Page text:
I shall be telling this with a sigh
Somewhere ages and ages hence:
Two roads diverged in a wood, and I –
I took the one less traveled by,
And that has made all the difference.
Robert Frost, “The Road Not Taken”

Wednesday, May 24, 2006

Dancing in Boetia

The unformed has a grace that the fully-formed rejects.
The May birch tree with mouse ear leaves,
the sun groping its way over the line of day,
the tip of an image as it teases the mind,
are three Graces, dancing in Boetia,
white tulle floating,
wrists turned slightly outward.

Tuesday, May 23, 2006

Complaining Boethius

Before I started on the previous blog, I hadn’t remembered how strongly influenced I had been by Boethius’ Consolation of Philosophy. I hadn’t re-read it for many years, so I got it out to read again. I wish I could find the journal I kept while I was reading it for the first time – it is there in the bowels of the house somewhere. What was I thinking then? How did I manage to slog through the wordiness of the allegory, with Philosophy as a woman holding a dialogue with poor complaining Boethius. I hadn’t remembered that Philosophy had banished the Muses of poetry who stood beside Boethius as he wrote his petulant poetry. Did I give up writing poetry because of this? I can’t remember, but maybe as I am re-reading it, I can recapture specifically what influenced me.

Monday, May 22, 2006

An Answer

I am reading Peter Short's new book, Outside Eden, so that I can write a short review of it for our church newsletter. Peter is on leave from our church because he was elected the moderator of the United Church of Canada. I read this on page 71, "We don't go to church because God is present there. We go to church because in most of our experience, most of the time, God is absent. Oh, there is the rare and stunning moment God's appearing in the landscape of the day, but it is a brief and passing moment. "

Sunday, May 21, 2006

How Do You Fill a God Hole?

Both my brother and I inherited a God hole from my mother’s father. About 1960 my brother received the call to become a minister. He wrote about this call in a poem titled “Softly.” “Softly, almost unnoticed, the spirit of Christ/ Enters and becomes. No hysteric act displays itself/ His coming unto us/…Jesus enters softly.”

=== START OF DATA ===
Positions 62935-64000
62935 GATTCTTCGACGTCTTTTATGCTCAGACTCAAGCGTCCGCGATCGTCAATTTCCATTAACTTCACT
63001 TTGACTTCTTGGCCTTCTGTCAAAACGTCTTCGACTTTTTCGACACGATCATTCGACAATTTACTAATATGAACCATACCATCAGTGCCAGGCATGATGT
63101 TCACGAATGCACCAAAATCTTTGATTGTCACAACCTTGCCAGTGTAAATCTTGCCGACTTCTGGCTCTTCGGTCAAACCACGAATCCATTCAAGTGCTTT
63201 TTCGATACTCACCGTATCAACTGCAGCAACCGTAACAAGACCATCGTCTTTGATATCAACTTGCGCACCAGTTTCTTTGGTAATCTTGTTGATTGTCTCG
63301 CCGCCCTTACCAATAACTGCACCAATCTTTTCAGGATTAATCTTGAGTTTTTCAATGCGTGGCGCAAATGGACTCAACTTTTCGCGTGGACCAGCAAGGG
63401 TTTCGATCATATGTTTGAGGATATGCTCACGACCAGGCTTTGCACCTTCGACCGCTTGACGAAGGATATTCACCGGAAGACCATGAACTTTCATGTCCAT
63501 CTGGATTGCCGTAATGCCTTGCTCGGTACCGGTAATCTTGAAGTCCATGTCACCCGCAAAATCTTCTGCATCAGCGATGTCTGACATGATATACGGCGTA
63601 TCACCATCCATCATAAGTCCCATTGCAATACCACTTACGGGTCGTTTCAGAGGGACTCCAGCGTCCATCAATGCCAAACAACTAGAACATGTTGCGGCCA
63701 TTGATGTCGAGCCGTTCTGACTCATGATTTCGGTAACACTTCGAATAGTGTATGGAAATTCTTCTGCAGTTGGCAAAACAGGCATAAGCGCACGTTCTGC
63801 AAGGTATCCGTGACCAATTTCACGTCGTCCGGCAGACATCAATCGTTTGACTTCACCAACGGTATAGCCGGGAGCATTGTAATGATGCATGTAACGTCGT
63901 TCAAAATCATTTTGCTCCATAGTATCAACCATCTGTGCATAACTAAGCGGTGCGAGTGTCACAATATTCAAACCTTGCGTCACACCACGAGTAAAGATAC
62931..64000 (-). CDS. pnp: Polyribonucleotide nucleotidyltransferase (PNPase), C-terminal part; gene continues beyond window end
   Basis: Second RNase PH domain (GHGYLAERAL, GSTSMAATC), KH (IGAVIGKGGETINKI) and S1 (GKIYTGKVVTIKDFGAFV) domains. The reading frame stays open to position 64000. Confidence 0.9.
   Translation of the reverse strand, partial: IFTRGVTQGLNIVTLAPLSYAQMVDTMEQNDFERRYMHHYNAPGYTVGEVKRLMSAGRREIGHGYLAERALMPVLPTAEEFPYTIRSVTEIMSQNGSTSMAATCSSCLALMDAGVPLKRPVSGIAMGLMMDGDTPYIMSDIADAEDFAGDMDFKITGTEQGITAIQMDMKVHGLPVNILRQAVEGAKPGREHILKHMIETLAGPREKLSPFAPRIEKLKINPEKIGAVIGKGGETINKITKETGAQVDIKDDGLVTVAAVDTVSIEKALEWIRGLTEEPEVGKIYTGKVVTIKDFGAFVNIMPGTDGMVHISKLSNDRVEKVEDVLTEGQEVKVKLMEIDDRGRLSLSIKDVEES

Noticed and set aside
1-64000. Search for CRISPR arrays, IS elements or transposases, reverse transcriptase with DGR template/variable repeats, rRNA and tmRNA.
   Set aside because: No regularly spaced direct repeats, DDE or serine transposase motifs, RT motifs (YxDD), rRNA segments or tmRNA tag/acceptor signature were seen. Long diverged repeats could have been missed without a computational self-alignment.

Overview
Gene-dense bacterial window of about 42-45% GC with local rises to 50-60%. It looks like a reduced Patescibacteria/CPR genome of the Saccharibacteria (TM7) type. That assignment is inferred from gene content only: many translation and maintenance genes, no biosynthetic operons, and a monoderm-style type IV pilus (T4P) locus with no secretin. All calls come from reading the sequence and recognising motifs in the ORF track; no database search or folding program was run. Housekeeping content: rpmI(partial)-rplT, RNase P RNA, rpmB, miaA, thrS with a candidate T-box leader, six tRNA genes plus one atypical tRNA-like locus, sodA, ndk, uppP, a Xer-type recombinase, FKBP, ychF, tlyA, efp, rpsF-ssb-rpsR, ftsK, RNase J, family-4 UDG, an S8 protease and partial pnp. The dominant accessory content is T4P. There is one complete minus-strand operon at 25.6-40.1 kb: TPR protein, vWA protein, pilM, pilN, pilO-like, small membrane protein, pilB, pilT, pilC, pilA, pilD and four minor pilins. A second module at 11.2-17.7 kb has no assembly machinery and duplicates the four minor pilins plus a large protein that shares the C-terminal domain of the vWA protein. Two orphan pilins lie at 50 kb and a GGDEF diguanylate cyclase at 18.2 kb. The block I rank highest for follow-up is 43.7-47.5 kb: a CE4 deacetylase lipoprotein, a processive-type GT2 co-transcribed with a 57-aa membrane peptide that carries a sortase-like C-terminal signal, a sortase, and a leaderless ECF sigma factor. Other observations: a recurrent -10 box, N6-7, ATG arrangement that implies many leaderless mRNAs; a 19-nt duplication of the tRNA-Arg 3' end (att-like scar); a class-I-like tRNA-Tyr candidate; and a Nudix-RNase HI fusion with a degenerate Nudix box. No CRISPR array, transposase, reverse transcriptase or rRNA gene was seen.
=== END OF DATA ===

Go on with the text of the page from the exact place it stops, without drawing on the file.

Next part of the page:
I thought that if my beloved Robin was going to devote his life to the church, I should support him if I could. A year or so later, the local Methodist minister came to visit – he was visiting all the people in our apartment complex – and found me reading John Wesley’s biography. Soon I too was involved with the church. I’ve been attending church since then, although there was a period from 1965 until about 1975 when my attendance was sporadic but still faithful.

I can’t say that the church has been much influence on my religious life. Only occasionally do I feel there as if I am in the presence of God. Just once has Communion constituted a religious experience for me, and that was when Robin led a Watch Night service in our village church. Why then do I attend? I don’t know.

I had an intense period of reading religious books, from about 1965 until about 1990. My religious experiences have come often when I am either reading or writing. I was profoundly moved and changed by reading Boethius’ Consolation of Philosophy. I have led my life under its guidance ever since. Reading W.E. Hockings’ The Meaning of God in Human Experience changed the way I think of the world, of God and especially of what happens after death. I studied the Bible, read Biblical scholarship, and read works by the Mystics. About 1990 one of our ministers, Rod Sykes, led a seminar on the Reign of God, and that became a huge part of my thinking.

All my novels use a religious a structure but not an obvious one. (No one, not even a reviewer, has mentioned such a structure.) Flora used the Book of Revelations for its structure as written about in Farrer’s The Rebirth of Images. Wise-Ears used the Book of Proverbs. The Opening Eye and Samara used the first part of the Book of Acts. The Irrational Doorways used the Book of Acts and others of Paul’s writings. The current, unpublished novel, Temple House, uses what I can grasp of the Reign of God.

Friday, May 19, 2006

Teenage Revelations?

I have been away from this blog for 12 days, getting some manuscripts together, reading a friend’s manuscript of a novel, other such activities. I can see that it would be better to have something ready to plug in when life gets busy.